Plot summary: Archaeologists in Turkey have just discovered a stone temple dating to 10,000BCE. But there is evidence that the temple was deliberately buried ten thousand years ago. Journalist Rob Luttrell is sent to report on the excavation, and gradually uncovers a shocking secret and a string of gruesome murders.

Thoughts: UGH. This book just never ended. It took a REALLY long time to get to the point. Prior to that, it was just a bunch of loose threads with very little sense of cohesion. Some
Sep 30, 2009 Karen rated it really liked it  ·  review of another edition
This review has been hidden because it contains spoilers. To view it, click here.
Jul 01, 2011 Christine rated it really liked it  ·  review of another edition
Wow - I feel positively drained from reading this book - mostly in a good way. It was a great page-turner in which a British reporter's trip to research and write about an ancient archeological site in Kurdish Turkey gets complicated, at the same time a Scotland Yard detective tries to solve a series of brutal ritual killings occuring in the British Isles. The two stories eventually intertwine into one story. Be warned - this is not for the faint of heart. I was a bit skeptical about this book a ...more
Katie Kenig
Sep 30, 2011 Katie Kenig rated it really liked it
Shelves: mystery, suspense
Cleverly told, this tale of a detective from Scotland Yard and a reporter from London weaves together science and adventure in a heady mix. There are some truly gruesome moments - historically, humans have been inventively and disarmingly cruel to one another, as both the detective and the scientist discover when the leader of a gang of not-quite-thugs (more like literate, intelligent college kids) begin re-enacting human sacrifice as it has been practiced in various cultures throughout the ages ...more
Sep 18, 2010 Chessen rated it really liked it
The well written archeological detail was well worth the time and cost! I read the good, the bad, and the ugly from reviews before reading The Genesis Secret. I am not usually one to read graphic thrillers with pages of descriptive, gruesome torture. And I didn't with this book either. Thankfully, Tom Knox made the blood and guts an optional feature of the book. I was able to skip over the bits that hurt my sensibilities without missing any enjoyment. (Rather, preserving it in my case.) The solu ...more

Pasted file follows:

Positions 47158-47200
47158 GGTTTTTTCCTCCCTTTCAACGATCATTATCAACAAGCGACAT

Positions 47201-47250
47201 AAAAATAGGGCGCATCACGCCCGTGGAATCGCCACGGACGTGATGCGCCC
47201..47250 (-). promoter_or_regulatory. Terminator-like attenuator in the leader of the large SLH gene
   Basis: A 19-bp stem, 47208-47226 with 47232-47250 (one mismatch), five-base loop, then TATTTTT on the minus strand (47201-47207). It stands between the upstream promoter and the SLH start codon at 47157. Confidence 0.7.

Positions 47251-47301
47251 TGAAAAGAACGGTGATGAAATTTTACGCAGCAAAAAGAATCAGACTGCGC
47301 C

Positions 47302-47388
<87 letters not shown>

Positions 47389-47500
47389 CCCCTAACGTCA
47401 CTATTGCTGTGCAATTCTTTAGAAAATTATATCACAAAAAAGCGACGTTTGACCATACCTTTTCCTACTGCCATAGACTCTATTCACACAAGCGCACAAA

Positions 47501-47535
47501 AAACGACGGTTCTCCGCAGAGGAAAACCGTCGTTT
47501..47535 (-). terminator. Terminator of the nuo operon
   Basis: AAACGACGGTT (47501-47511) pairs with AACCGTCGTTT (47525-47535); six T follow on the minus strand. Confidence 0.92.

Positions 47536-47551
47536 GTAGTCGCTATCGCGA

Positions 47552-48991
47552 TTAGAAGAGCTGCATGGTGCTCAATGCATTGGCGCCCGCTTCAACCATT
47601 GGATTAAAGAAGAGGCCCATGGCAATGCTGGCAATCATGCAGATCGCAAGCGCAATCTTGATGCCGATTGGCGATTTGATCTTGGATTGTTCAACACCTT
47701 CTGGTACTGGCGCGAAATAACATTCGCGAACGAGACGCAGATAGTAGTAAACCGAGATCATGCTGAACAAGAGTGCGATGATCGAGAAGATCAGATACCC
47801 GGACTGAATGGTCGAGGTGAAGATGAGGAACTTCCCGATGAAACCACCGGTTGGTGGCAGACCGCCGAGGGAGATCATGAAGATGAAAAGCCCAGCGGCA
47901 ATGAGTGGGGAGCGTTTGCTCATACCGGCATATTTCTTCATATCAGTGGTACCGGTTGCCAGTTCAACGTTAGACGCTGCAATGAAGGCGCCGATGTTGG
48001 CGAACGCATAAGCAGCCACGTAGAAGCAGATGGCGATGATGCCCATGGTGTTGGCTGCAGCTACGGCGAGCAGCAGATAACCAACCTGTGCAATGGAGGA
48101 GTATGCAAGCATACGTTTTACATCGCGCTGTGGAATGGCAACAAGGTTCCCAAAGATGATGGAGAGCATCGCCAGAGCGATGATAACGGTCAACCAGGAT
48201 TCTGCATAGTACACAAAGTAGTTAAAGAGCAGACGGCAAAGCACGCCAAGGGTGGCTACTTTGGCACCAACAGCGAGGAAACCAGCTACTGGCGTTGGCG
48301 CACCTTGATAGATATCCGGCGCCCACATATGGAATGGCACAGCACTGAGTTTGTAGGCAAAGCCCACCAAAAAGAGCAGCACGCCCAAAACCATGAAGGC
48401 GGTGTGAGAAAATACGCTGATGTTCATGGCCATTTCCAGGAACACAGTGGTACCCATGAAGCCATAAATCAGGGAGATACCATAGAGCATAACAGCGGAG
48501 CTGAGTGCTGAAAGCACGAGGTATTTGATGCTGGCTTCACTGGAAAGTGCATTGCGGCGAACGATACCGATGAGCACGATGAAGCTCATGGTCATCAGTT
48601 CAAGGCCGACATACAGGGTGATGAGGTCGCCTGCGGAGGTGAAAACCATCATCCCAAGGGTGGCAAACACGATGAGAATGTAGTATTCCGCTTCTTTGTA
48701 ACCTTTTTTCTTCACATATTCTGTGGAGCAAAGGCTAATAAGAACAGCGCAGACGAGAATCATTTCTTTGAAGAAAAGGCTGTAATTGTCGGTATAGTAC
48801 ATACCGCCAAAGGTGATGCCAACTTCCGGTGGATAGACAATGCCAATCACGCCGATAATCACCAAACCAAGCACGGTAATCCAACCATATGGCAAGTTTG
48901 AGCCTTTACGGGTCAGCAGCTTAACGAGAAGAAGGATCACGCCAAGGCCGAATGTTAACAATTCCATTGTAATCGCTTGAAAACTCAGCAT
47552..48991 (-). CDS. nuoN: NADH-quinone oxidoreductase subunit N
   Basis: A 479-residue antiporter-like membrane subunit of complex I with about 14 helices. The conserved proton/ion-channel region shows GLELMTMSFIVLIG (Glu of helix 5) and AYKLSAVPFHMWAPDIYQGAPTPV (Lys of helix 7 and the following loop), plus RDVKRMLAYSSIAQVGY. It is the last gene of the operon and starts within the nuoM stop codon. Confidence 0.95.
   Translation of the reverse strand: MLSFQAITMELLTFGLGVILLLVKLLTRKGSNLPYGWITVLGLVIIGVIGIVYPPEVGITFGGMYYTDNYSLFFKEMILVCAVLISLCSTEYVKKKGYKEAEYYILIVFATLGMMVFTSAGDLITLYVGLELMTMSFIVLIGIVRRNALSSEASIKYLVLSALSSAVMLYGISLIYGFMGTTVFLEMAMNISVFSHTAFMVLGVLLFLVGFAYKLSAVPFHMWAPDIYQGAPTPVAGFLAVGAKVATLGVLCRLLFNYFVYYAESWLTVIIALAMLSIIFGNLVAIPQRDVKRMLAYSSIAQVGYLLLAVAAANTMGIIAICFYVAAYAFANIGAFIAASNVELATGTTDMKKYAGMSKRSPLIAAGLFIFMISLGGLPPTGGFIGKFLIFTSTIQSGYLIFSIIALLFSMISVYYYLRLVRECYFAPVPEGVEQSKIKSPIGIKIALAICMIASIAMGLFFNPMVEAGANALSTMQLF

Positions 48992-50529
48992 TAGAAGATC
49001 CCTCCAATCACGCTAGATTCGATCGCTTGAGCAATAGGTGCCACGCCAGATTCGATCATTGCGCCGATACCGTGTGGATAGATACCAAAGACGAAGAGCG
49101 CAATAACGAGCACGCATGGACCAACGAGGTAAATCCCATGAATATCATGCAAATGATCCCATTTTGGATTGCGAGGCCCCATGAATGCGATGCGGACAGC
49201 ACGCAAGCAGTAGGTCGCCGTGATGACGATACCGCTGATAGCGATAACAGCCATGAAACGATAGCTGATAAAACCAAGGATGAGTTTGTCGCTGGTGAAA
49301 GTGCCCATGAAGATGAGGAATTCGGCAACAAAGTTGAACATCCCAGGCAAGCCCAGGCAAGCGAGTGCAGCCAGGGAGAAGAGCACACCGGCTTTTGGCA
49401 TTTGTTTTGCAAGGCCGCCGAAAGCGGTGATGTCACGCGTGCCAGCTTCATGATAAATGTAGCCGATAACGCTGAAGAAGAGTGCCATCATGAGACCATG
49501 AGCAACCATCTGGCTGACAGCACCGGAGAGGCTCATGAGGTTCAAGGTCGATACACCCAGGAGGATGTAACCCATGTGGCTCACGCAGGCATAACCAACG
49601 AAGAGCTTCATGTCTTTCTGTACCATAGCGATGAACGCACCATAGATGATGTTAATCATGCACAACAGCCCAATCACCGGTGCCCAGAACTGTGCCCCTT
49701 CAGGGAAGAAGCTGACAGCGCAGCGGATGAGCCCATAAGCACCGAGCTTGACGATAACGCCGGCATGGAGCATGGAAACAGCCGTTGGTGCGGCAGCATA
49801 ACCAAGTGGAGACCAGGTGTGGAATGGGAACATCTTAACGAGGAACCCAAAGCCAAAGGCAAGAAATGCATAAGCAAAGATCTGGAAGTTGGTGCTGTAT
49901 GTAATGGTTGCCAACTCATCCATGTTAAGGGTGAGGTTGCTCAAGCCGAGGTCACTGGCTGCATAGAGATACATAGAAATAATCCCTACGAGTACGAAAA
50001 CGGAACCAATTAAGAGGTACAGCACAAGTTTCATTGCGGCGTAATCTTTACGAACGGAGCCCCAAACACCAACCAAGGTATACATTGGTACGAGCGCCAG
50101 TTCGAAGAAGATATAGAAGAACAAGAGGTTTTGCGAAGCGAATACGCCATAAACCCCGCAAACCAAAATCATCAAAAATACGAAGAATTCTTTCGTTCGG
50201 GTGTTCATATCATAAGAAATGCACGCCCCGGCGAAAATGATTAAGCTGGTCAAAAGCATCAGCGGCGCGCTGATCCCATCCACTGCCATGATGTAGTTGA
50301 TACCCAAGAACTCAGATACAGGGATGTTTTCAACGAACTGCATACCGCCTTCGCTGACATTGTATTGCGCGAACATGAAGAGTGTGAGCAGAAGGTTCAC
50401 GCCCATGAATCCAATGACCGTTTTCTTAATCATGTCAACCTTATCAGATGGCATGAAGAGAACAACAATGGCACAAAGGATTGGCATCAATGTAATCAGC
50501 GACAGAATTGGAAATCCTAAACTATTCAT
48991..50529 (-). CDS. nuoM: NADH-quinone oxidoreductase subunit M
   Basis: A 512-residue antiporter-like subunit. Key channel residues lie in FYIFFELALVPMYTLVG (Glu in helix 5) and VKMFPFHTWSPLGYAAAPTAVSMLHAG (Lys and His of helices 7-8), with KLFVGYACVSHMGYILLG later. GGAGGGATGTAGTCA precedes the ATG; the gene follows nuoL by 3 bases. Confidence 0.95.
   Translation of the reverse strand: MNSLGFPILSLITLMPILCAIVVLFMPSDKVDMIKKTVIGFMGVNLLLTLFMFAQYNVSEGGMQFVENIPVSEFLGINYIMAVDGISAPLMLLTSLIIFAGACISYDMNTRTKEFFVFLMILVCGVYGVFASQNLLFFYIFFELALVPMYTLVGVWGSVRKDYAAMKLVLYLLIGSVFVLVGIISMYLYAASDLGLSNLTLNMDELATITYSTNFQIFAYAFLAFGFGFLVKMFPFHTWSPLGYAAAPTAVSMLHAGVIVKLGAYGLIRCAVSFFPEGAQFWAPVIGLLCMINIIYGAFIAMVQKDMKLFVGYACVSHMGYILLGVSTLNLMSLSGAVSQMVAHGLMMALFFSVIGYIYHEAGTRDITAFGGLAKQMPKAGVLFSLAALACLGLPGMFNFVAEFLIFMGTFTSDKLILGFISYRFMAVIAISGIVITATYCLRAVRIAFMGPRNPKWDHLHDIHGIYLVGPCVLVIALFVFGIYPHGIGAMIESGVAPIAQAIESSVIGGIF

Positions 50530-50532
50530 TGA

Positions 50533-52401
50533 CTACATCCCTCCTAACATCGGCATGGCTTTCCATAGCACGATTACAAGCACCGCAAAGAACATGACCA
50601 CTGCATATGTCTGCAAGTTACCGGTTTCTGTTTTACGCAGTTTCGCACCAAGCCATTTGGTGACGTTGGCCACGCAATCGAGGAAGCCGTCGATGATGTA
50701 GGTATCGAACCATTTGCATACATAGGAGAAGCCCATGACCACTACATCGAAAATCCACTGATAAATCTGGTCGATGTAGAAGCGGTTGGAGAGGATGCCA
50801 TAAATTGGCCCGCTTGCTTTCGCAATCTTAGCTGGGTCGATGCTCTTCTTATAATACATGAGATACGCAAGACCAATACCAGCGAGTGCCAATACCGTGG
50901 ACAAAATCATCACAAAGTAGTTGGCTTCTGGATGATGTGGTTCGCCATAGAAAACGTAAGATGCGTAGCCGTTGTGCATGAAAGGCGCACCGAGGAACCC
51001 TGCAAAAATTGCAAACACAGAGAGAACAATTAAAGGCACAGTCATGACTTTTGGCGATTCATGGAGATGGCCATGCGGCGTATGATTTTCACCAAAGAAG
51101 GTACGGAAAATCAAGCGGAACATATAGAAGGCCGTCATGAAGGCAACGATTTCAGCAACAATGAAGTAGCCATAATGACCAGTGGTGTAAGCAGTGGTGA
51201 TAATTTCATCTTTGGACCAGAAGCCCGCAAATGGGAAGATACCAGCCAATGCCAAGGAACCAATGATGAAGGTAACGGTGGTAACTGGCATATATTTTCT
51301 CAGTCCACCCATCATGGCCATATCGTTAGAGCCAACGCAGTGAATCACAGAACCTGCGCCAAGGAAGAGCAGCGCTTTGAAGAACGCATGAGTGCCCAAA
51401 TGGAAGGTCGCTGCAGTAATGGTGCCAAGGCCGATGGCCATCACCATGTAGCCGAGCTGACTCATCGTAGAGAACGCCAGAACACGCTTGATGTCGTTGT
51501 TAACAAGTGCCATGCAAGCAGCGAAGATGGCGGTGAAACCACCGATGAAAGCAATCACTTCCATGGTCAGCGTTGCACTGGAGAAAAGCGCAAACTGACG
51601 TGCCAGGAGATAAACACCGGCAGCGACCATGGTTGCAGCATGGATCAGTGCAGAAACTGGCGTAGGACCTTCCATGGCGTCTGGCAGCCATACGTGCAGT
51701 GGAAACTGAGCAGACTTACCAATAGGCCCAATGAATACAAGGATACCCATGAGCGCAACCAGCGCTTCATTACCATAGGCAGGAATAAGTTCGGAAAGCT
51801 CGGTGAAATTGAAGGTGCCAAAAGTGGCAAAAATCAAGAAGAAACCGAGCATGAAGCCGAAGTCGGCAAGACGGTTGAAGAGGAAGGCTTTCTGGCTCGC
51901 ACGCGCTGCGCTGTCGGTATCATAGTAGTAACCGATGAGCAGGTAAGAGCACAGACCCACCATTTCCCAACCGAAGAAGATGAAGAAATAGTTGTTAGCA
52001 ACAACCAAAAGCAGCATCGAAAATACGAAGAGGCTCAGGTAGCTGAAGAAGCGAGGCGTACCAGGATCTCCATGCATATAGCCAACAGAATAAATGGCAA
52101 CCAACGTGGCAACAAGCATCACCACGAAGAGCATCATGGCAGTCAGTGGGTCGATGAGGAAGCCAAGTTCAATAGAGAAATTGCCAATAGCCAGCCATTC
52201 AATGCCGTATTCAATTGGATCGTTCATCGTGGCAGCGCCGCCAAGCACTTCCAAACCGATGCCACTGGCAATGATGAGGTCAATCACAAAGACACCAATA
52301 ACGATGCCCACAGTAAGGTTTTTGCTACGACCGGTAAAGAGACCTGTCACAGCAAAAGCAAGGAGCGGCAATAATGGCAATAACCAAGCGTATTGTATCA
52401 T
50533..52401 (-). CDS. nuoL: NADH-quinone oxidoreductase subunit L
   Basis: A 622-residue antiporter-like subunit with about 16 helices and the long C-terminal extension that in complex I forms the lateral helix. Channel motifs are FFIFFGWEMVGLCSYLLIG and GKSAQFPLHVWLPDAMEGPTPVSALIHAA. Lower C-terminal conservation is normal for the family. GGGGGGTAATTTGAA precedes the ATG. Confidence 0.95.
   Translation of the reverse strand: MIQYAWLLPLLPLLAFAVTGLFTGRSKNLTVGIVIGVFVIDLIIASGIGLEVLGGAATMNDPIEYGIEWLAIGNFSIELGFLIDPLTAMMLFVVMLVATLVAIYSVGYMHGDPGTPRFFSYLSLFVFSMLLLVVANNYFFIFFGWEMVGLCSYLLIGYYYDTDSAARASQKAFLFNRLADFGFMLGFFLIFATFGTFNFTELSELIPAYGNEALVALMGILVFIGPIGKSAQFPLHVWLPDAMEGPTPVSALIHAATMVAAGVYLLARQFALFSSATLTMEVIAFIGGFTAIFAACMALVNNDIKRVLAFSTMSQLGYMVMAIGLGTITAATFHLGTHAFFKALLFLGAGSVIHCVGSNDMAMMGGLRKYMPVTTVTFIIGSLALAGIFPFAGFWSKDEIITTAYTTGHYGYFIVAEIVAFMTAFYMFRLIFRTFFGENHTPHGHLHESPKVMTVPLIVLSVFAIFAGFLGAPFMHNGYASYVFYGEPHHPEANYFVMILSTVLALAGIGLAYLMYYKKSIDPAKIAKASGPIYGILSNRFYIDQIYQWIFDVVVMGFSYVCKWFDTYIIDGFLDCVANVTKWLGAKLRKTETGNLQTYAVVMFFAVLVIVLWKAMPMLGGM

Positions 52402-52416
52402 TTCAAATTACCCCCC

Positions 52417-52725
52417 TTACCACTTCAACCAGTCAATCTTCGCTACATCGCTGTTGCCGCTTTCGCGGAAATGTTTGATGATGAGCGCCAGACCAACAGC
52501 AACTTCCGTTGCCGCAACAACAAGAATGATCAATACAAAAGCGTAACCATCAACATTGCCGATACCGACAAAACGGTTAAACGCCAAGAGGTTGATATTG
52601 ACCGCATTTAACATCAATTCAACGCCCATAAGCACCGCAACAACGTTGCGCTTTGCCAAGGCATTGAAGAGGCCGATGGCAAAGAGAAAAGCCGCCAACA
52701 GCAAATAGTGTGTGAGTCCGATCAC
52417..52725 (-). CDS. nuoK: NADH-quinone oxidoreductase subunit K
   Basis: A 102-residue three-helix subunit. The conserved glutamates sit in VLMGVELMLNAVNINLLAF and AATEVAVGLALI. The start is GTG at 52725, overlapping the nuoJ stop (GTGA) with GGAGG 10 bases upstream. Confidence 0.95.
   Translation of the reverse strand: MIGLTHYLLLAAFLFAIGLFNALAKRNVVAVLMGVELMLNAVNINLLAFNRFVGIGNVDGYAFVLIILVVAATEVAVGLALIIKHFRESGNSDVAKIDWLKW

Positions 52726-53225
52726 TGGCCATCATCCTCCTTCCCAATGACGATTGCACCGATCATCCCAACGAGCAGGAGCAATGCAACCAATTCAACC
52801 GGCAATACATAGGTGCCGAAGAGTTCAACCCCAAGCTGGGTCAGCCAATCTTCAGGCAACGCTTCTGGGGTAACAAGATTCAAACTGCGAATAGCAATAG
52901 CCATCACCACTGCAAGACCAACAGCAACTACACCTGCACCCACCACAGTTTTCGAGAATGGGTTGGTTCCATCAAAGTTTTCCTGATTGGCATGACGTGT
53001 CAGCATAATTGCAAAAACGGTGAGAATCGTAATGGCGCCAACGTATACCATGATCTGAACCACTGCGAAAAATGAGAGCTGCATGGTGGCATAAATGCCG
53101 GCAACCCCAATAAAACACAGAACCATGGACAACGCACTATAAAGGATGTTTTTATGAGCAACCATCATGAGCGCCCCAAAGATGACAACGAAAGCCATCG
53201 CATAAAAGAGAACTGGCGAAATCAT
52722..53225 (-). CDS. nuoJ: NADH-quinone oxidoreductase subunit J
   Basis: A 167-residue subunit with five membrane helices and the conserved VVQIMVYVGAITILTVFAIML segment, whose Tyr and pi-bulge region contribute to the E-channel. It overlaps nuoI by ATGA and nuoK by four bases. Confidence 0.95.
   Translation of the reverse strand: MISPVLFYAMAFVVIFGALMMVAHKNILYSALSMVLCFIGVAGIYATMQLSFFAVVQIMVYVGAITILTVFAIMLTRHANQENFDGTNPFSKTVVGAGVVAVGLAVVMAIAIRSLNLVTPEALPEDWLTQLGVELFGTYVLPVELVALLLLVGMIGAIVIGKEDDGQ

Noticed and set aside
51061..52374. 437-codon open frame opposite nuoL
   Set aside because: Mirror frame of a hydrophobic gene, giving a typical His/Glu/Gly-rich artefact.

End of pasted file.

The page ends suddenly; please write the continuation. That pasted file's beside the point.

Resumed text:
This one flip-flopped between a journalist at the Gobekli Tepe site and a detective in the UK investigating a series of brutal and strange murders (or attempted murders). Good writing style with a great concept, though I didn't like the eventual direction it took (don't want to go into detail and spoil it). There were a lot of gory details - it felt like a horror in the second half, some of it on par with the "Saw" movies. I had to skip over some of those parts. Not to mention the laborously lon ...more
Lisa James
Jun 23, 2011 Lisa James rated it really liked it
Shelves: mystery, owned
Fantastic book. Combines archaeology with murder, mystery, & the source of "the Genesis Secret", which uncovers what the 3 major belief systems, the Abrahamic religions, were based on. Drawing from secrets of the Hellfire Club, the Book of Enoch, 2 murders in different parts of the world, one at the real site of Gobekli Tempe, & one in the UK, end up being related. This follows the story of how those 2 converged, & the extremely intelligent psychopath behind it, Jamie Cloncurry, with ...more
Jason Davison
Nov 10, 2010 Jason Davison rated it really liked it
Shelves: library-loan
This is a Dan Brown type story that wraps a few historical facts around a wildly theoretical alternative to existing biblical beliefs. The main protagonist is likable enough, but you have to question some of his methods for pursuing the answer to the mythical question and at how easily it seems to be discovered for someone that hasn't been chasing the mystery their entire life.